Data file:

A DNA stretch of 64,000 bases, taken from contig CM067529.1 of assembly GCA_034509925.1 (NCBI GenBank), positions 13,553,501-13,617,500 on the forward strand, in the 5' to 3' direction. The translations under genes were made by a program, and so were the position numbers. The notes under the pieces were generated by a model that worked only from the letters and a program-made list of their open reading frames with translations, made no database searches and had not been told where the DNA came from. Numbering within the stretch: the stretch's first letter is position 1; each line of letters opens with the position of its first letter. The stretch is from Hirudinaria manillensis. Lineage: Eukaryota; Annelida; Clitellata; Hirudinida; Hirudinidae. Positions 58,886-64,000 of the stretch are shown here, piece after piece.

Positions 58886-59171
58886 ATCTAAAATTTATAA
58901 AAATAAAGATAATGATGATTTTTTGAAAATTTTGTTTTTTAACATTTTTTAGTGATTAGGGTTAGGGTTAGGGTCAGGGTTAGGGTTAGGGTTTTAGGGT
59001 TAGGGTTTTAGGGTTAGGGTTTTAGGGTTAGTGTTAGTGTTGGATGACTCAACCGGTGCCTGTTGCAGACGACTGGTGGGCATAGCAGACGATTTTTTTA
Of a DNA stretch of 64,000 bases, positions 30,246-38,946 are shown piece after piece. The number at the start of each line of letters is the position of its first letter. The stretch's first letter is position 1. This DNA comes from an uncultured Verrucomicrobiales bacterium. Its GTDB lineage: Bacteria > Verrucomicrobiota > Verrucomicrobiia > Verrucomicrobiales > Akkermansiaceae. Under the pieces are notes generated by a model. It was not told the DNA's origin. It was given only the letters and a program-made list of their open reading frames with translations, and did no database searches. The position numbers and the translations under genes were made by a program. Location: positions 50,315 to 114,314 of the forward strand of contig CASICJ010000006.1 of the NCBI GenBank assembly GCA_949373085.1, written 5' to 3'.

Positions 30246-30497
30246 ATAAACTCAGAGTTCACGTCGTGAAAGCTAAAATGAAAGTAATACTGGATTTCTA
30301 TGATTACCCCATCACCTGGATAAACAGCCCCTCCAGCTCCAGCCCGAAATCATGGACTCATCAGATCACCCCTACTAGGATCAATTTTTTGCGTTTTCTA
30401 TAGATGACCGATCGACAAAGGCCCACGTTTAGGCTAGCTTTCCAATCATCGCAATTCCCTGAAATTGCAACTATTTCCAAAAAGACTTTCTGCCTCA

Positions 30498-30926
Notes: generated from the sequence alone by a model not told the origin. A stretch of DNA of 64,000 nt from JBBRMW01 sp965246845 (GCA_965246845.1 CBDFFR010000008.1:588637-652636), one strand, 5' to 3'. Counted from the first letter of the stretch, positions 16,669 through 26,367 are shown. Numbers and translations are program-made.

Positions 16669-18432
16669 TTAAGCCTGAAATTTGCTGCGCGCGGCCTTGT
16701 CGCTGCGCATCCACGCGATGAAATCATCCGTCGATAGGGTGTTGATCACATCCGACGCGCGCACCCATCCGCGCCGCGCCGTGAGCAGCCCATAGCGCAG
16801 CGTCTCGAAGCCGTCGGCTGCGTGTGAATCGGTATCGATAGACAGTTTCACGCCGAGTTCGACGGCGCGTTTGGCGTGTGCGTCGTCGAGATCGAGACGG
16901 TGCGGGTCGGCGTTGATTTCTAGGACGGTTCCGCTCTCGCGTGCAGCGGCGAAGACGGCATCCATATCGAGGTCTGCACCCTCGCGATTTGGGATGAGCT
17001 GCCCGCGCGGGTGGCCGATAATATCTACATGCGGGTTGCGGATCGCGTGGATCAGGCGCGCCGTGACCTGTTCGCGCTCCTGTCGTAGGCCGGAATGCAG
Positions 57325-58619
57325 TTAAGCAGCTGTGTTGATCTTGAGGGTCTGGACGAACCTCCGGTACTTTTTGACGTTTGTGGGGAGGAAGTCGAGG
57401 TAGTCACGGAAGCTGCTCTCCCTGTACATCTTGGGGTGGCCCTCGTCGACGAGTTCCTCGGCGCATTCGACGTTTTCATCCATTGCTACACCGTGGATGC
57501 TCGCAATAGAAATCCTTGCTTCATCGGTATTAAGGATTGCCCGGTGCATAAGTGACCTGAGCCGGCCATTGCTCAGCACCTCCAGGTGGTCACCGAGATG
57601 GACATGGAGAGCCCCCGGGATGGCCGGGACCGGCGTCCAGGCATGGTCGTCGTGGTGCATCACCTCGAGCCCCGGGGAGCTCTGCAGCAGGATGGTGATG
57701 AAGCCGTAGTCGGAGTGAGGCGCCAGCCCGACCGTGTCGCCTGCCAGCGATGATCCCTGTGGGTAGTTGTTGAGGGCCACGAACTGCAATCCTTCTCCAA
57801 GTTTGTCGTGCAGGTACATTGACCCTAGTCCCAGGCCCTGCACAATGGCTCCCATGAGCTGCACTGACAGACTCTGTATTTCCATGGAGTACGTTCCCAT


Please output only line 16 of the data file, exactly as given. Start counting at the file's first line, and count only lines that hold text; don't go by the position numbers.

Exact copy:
16801 CGTCTCGAAGCCGTCGGCTGCGTGTGAATCGGTATCGATAGACAGTTTCACGCCGAGTTCGACGGCGCGTTTGGCGTGTGCGTCGTCGAGATCGAGACGG